WASHINGTON — North Korea raised hopes Wednesday for a major easing in nuclear tensions under its youthful new leader, agreeing to suspend uranium enrichment at a key facility and refrain from missile and nuclear tests in exchange for a mountain of critically needed U.S. food aid.
It was only a preliminary step but a necessary one to restart broader six-nation negotiations that would lay down terms for what the North could get in return for abandoning its nuclear weapons program. Pyongyang pulled out of those talks in 2009 and seemingly has viewed the nuclear program as key to the survival of its dynastic, communist regime, now entering its third generation.
But the announcement, just over two months after the death of longtime ruler Kim Jong Il, also opened a door for the secretive government under his untested youngest son, Kim Jong Un, to improve ties with the United States and win critically needed aid and international acceptance.
It also opened the way for international nuclear inspections after years when the North's program went unmonitored.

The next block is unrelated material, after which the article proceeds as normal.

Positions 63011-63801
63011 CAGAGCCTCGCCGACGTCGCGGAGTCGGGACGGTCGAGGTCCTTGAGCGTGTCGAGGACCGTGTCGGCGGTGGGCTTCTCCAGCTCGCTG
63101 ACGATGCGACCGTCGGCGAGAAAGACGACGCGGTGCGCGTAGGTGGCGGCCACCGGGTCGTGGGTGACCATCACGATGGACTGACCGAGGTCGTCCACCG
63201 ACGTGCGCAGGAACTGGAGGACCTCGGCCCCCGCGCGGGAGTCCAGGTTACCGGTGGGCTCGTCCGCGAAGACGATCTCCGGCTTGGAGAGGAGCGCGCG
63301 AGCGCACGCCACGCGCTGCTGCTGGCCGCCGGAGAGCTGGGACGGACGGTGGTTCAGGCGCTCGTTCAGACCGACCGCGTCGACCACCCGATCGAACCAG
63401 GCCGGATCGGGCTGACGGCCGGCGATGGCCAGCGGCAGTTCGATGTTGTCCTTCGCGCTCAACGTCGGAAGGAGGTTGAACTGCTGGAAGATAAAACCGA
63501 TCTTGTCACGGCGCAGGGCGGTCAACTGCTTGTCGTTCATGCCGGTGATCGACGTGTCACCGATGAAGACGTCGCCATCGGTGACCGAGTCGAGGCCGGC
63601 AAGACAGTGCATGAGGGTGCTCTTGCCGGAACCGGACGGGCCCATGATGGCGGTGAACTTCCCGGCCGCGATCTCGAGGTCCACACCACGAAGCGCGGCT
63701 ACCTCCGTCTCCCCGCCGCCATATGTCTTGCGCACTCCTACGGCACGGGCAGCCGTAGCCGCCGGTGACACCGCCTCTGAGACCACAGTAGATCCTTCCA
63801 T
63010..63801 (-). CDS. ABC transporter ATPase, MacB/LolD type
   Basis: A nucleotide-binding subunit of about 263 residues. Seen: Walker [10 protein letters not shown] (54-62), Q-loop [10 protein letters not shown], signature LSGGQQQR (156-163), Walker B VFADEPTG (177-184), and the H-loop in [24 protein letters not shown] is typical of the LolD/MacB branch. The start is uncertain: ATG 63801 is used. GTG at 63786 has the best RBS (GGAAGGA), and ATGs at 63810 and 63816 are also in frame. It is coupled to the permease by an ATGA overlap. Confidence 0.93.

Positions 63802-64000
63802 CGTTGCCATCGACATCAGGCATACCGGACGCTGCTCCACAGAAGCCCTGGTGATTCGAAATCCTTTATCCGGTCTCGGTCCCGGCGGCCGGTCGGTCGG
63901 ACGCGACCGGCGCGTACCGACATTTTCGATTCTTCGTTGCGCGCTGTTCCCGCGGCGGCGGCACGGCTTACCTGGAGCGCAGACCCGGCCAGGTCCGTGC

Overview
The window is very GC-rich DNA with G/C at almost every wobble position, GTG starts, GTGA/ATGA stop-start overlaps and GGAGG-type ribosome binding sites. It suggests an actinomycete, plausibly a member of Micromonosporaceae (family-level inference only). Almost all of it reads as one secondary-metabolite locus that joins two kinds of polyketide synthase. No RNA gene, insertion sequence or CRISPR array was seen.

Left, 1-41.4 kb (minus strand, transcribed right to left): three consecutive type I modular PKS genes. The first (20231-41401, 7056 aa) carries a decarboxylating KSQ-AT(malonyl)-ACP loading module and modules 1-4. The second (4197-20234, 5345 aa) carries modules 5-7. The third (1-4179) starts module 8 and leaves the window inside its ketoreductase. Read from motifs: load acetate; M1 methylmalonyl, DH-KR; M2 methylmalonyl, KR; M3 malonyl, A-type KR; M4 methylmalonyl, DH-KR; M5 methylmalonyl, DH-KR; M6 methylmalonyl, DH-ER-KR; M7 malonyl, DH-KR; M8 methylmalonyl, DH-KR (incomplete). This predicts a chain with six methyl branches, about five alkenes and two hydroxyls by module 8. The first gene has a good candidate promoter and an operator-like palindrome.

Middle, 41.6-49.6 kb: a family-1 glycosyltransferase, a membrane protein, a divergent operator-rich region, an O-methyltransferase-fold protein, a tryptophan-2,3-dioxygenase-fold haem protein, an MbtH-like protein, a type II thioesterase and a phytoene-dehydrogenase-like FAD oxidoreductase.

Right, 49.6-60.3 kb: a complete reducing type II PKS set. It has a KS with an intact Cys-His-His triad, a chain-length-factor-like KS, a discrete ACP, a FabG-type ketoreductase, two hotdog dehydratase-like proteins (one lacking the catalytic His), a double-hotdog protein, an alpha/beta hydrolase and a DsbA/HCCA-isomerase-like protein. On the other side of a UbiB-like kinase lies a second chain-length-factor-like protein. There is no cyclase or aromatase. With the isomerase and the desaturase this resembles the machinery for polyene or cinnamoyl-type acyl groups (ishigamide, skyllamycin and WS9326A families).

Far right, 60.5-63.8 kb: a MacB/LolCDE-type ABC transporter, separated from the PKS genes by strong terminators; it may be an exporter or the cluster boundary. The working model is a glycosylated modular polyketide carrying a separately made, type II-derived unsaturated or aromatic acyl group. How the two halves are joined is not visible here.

Secretary of State Hillary Rodham Clinton said the agreement, which was announced at separate but simultaneous statements by the long-time adversaries, was a modest step but also "a reminder that the world is transforming around us."
"We, of course, will be watching closely and judging North Korea's new leaders by their actions," Clinton told a congressional hearing.
Indeed, North Korea has reneged on nuclear commitments in the past. An accord under the six-party talks collapsed in 2008 when Pyongyang refused to abide by verification that U.S. diplomats claimed had been agreed upon.
The North Korean Foreign Ministry's statement, issued by the state-run news agency, said the North had agreed to the nuclear moratoriums and U.N. inspectors "with a view to maintaining positive atmosphere" for the U.S.-North Korea talks.
North Korea faces tough U.N. sanctions that were tightened in 2009 when it conducted its second nuclear test and fired a long-range rocket. In late 2010, it unveiled a uranium enrichment facility that could give North Korea a second route to manufacture nuclear weapons in addition to its existing plutonium-based program.